Motorists pay property taxes, too. They also pay a huge amount in fuel taxes (with nearly 38 cents of every 1$ per litre of gas going to some form of tax or other, including 12 cents for Translink) as well as a whole series of registration, licence and insurance fees.

No, cyclist now should take the high road.

A critical first step would be for them to scrap the Critical Mass ride planned for Friday ... and go some place where they don't annoy the hell out of other road users.

Missed Photos

So turns out I missed two peoples photos. 

Here is one of Facundo powering through the run.

And Amy, winning overall for female in the Olympic


Kits Pool Splash and Dash

Hey Vancouver Triathletes.

Have a friend who has been talking a lot of smack at practice lately? Make them put their money where their mouth is.

A friend of mine, Esteban with the help of Jill Savege have orgnaized a series of splash and dash events in order to create a fun training atmosphere and to meet the local crop of triathletes in the area. 

Here is what he has to say:

The Splash n’ Dash series are informal multi-sport (swim & run) events for fitness buffs, outdoor enthusiasts, and multi-sport athletes.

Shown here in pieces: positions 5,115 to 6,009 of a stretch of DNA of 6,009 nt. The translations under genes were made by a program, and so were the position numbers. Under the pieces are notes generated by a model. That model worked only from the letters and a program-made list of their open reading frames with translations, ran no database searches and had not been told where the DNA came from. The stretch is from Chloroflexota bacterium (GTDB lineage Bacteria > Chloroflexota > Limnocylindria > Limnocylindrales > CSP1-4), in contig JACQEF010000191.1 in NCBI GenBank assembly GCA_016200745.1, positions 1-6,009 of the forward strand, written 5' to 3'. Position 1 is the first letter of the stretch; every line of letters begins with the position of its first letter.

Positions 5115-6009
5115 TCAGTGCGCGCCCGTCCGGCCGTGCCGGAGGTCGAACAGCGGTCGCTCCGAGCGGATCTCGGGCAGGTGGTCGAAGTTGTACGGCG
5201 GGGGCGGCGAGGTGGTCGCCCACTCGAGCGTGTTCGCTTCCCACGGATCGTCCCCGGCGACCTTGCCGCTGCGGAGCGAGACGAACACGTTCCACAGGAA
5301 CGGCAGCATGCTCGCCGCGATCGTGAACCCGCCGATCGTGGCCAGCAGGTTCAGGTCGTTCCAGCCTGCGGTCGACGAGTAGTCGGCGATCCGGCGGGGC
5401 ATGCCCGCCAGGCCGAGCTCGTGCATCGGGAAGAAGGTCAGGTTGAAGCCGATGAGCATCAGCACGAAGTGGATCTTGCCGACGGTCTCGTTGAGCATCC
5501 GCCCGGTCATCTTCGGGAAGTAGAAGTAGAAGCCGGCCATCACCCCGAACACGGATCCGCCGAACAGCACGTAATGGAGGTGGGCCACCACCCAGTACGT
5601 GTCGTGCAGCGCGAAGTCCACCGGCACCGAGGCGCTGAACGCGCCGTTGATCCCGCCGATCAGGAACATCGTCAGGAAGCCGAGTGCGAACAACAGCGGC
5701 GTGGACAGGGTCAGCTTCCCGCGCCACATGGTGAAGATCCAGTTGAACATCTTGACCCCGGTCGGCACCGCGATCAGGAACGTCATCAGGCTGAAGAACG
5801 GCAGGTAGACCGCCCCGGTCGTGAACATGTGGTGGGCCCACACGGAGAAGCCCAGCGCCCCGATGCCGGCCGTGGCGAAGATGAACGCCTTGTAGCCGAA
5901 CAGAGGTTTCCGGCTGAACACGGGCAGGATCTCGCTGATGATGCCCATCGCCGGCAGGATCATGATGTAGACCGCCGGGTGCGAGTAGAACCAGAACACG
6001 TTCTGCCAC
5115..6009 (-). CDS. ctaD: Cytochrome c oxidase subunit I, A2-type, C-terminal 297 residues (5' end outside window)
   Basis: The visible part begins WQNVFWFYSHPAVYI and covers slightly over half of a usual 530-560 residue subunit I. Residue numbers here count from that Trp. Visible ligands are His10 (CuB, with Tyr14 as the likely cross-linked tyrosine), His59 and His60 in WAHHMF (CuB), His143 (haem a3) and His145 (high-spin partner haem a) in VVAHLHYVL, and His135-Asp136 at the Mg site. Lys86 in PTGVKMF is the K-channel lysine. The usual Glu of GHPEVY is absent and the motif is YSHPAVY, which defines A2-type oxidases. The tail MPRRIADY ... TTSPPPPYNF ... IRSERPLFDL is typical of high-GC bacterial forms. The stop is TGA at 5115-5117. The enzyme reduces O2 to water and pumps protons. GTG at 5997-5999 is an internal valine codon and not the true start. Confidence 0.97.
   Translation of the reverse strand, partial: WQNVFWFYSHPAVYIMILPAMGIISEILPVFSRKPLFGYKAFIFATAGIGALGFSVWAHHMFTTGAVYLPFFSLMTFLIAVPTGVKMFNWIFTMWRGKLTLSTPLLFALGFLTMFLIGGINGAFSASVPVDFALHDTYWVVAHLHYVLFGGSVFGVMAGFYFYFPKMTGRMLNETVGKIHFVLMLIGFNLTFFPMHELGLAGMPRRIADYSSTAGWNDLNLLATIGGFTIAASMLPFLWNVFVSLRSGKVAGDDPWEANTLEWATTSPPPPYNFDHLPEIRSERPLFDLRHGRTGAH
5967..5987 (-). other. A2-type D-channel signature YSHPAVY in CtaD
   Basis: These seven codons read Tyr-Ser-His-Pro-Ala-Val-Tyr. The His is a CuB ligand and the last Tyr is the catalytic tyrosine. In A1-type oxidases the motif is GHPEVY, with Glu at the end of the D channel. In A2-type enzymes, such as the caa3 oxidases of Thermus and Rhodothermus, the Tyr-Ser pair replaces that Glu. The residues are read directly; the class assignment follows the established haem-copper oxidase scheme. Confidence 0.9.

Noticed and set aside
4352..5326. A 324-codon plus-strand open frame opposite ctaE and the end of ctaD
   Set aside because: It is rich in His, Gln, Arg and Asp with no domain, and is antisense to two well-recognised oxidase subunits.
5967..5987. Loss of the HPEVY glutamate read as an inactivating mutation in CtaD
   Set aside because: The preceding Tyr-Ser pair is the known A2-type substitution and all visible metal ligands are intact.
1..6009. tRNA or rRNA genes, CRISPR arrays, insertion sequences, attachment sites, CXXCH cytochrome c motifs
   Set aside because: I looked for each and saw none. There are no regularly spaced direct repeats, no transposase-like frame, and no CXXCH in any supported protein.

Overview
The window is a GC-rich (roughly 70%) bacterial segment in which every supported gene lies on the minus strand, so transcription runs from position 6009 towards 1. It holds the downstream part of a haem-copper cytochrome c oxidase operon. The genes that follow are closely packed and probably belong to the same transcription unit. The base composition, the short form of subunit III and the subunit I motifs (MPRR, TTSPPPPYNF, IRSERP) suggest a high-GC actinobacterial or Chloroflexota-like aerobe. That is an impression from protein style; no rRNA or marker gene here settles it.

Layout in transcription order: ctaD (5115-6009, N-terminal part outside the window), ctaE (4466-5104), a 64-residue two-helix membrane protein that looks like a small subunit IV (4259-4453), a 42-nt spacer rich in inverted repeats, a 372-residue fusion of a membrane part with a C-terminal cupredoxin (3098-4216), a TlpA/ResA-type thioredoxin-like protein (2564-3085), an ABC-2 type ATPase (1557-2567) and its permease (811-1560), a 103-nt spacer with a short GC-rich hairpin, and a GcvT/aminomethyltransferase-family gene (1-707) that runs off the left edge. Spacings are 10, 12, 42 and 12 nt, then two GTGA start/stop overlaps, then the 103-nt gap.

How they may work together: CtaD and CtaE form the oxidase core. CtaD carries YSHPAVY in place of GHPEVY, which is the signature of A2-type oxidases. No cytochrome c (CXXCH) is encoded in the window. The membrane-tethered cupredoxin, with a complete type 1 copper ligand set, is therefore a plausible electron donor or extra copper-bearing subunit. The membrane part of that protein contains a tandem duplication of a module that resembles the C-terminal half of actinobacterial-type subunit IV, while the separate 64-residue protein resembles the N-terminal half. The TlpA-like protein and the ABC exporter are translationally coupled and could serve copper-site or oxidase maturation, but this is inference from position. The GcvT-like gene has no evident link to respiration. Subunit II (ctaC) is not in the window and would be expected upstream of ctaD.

They are meant to be a fun way to get a in a quality workout before noon, and a way to introduce neophytes to multi-sport. Like the Australian Grand Prix Sprint Triathlon Series, each event covers the same distance per event (1km of swimming and 5km of running), but will have the order and distances varied just to keep things interesting. One sequence of events may favor stronger runners, while another will favor the swimmers. 

Kitsilano pool and surrounding paths create a perfect venue for this type of event, and hopefully this can be the inaugural year of many for this series. 

Tentative Event schedule: 

May 31, 2009
Event 1 
Swim: 1km (8 lengths)
Run 5km

June 14, 2009
Event 2
Swim 500m (4 lengths)
Run 5 km
Swim 500m

June 28, 2009
Event 3
Run 5km
Swim 1km (8 lengths)

July 19
Event 4 (Grand Finale) - official Aquathlon distance
2.5 km run
1km swim
2.5km run

the first Splash n’ Dash is this Sunday, May 31, and will begin at 10:30 am sharp! 
I will be in front of Kits Pool at 9:45 – 10: 00am to explain the few rules and course details. Afterward there will be a warm up time before we begin at 10:30 am sharp.

Basic Rules:
ABSOLUTELY NO RUNNING ON DECK – this is an informal event, and the pool staff will likely put a stop to these events if people are endangering themselves or others. 
EVERYONE TAKES PART AT THEIR OWN RISK – again these are informal events, everyone is presumed to have the requisite fitness level to be able to take part in an event of this length/intensity. Remember, you can go as fast as you want and quit at any time.

Course Description